There is an important distinction to be made between people in America who wanted government to control the means of production, distribution and exchange and people who wanted Soviet hegemony. The former are idiots, harmless for the most part, the latter were traitors.

Most Americans who lived through the Depression, particularly in urban America, went through some period in their lives where they believed in the former. Damn few bought into the latter.

Whether Joseph Papp or Burt Lancaster was a Communist may be an interesting piece of trivia, whether they were traitors, though what national security matters either had access to is beyond me, might have some small significance. But to devote Congressional hearings to this tripe is a complete waste of time.

But anyone familiar with the career of Rankin knows why he fixated on Hollywood.

As for Smedley, she's just another irrelevant upper-middle-class WASP nutbar, perhaps Warren Beatty can make a movie about her.

Posted by: bart at August 4, 2005 7:47 AM


No, there isn't. Some wanted to have the Soviets some wanted to be the Soviets. Both opposed America.

Posted by: oj at August 4, 2005 8:31 AM

Both opposed a system prevalent in America that could reasonably be seen at the time as having failed. I hardly call Jim Crow and 35% unemployment indicia of success, do you?

They believed that they could establish a workers' paradise in the US, free of the kind of nonsense that characterized Soviet Communism, which they saw as a natural outgrowth of historic Russian barbarism.

It's simply a matter of disagreement over economic and political systems, not a matter of loyalty to country. And you would be hard-pressed to find significant examples of Communists in America, other than those who were working for the Soviets like Hiss or the Rosenbergs and who deserved to be hanged, working to overthrow our system by means other than the ballot box. Their hope was to convince Americans of the rightness of their cause, not to sneak into power by subterfuge.

Posted by: bart at August 4, 2005 8:44 AM


The Republic is a political system. Opposing it is treason. I agree there weren't many communists which is why it would have been fairly easy to deal with them had Democrats not covered for them.

Posted by: oj at August 4, 2005 8:50 AM

Opposing the nation is treason. Opposing its government is a political choice. Saying that our current system is a steaming pile of monkey crap and wanting to replace it by some other system is hardly treasonous, especially if your mode of expressing your opposition to the current system is to work through it. Saying that we should be ruled from Moscow certainly is treason, as would the use of violent means to subvert the American government.

Would an American Monarchist Party be treasonous that ran people for office be treasonous? I hardly think so.

David Duke and Pat Buchanan are Nazis. They are not treasonous.

Posted by: bart at August 4, 2005 8:59 AM

I don't understand Rick's first comment. Is he saying that Rankin accused Jews of the 1950s or Jews of 1 BCE of being commies?

Joseph Papp was accused of being communist in the fifties? That sure ruined his life didn't it?

If you were a communist in 1950 or refused to id other commies, you were a traitor. Period.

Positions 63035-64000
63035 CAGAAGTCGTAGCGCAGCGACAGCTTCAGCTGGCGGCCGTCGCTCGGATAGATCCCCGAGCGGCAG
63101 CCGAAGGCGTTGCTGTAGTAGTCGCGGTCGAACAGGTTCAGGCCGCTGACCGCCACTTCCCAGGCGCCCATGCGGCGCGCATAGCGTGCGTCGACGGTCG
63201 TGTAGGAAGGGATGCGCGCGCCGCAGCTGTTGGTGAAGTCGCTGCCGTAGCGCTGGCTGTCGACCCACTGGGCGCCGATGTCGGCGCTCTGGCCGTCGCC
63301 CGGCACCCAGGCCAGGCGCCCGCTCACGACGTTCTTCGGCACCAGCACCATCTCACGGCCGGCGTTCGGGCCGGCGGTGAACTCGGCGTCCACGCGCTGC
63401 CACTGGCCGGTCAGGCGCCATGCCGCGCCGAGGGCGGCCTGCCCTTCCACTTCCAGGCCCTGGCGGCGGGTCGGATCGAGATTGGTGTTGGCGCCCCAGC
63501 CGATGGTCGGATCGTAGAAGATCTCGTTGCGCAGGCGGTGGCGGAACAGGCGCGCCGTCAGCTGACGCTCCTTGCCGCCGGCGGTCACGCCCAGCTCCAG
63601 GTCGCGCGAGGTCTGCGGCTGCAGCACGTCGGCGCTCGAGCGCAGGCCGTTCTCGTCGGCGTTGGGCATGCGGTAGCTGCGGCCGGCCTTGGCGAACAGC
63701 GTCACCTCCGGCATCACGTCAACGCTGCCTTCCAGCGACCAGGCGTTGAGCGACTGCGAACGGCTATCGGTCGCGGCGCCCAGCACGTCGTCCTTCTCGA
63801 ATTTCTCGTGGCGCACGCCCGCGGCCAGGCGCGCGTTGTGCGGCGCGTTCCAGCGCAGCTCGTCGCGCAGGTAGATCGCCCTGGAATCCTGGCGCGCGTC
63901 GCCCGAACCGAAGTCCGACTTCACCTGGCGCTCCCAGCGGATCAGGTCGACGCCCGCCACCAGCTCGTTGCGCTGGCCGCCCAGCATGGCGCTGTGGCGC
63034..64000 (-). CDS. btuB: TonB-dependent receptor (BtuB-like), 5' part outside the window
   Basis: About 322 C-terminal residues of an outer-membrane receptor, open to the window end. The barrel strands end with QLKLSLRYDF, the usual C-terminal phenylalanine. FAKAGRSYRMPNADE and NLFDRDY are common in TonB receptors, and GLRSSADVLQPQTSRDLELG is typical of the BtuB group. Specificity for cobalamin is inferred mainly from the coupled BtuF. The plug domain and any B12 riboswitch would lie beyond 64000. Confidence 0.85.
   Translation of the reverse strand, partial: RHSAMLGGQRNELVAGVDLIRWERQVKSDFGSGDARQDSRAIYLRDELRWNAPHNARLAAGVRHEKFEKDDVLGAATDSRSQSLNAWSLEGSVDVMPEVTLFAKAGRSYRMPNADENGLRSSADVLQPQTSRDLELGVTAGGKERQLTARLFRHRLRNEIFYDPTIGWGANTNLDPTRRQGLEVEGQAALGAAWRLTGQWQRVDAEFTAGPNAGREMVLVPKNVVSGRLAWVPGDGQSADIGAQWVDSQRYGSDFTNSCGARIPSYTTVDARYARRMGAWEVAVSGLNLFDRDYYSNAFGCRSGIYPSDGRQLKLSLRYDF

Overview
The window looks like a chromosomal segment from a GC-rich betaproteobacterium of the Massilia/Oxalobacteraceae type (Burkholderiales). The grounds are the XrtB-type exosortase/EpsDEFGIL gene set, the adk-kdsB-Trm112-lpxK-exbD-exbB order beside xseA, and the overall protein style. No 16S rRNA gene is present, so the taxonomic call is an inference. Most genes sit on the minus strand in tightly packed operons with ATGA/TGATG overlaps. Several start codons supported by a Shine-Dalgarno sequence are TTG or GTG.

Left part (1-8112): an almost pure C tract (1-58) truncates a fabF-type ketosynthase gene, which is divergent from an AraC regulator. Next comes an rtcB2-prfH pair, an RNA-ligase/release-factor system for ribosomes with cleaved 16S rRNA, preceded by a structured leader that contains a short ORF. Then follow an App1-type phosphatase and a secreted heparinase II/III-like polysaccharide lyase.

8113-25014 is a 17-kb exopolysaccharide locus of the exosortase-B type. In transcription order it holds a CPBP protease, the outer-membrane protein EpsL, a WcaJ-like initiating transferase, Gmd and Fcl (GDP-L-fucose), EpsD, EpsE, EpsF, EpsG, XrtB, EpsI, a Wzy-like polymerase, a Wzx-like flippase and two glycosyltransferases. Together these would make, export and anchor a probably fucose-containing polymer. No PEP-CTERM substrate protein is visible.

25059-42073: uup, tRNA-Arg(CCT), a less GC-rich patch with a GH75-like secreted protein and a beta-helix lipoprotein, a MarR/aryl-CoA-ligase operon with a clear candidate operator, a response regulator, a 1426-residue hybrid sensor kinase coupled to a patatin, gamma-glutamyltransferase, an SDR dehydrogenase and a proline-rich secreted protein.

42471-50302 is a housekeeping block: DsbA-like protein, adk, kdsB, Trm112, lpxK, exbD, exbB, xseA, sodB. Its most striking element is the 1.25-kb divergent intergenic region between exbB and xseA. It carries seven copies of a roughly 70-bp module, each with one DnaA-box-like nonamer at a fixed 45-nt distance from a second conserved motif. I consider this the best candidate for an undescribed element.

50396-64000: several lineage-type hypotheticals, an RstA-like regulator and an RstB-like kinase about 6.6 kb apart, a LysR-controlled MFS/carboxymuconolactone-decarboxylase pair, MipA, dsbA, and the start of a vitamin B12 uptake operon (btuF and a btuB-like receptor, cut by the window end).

Posted by: Bob at August 4, 2005 9:31 AM

You bcan't work through the constitutional republic to replace it with a dictatorship, which is why the communists hid their membership and lied about it. You don't take the 5th if you did nothing wrong.

David Duke is a Nazi and is in prison. Pat's a democrat.

Posted by: oj at August 4, 2005 9:32 AM

Americans don't have to debate what treason is and is not, it's spelled out for them:

Section. 3.

Clause 1: Treason against the United States, shall consist only in levying War against them, or in adhering to their Enemies, giving them Aid and Comfort. No Person shall be convicted of Treason unless on the Testimony of two Witnesses to the same overt Act, or on Confession in open Court.

I remember being taught, though I do not remember where, that the threshold for this is attempting to overthrow the government by force, or advocating same. I'm also wondering if this is not a dead letter now. Anybody know who the last person convicted of treason was? Was it the Rosenbergs, or was it some Confederate?

Posted by: joe shropshire at August 4, 2005 11:00 AM

working to change the party in power is ok.

working to ammend the current system of government is ok.

working to replace the system of of government is an act of war/treason, as defined by the current system of government.

it gets interesting when the majority of people no longer support the current system of government.

Posted by: cjm at August 4, 2005 12:32 PM


Yes, they tend to adopt one like ours.

Posted by: oj at August 4, 2005 2:30 PM


Sure you can work through a democratic process in a constitutional republic to get a dictatorship formed. It worked for Hitler, Chavez, Mussolini, and, I believe, Peron. They get elected and change the Constitution. It's just that simple.

Duke had identical ends and worked for them through identical means, which is why he's in prison, but never mind...I'm making even less sense than usual.

Posted by: bart at August 4, 2005 2:44 PM


I take your point that American Communists were no better than Hitler.

Posted by: oj at August 4, 2005 3:03 PM

On the narrow issue of treason, it is fair to say that neither Hitler nor the run-of-the-mill American Communist was guilty of it. That is not a value judgement about anything else they may or may not have believed or done.

As an aside, one of my friends from competitive chess in my high school years had grandparents who were active Communists. (Yes, OJ, they were ethnically Jewish) I remember when I saw Ruth Gordon in Rosemary's Baby, she reminded me exactly of Dave's grandmother, it was hilarious.

Posted by: bart at August 4, 2005 4:15 PM

Narrowly, opposition to the political regime of the nation is treason.

Posted by: OJ at August 4, 2005 6:43 PM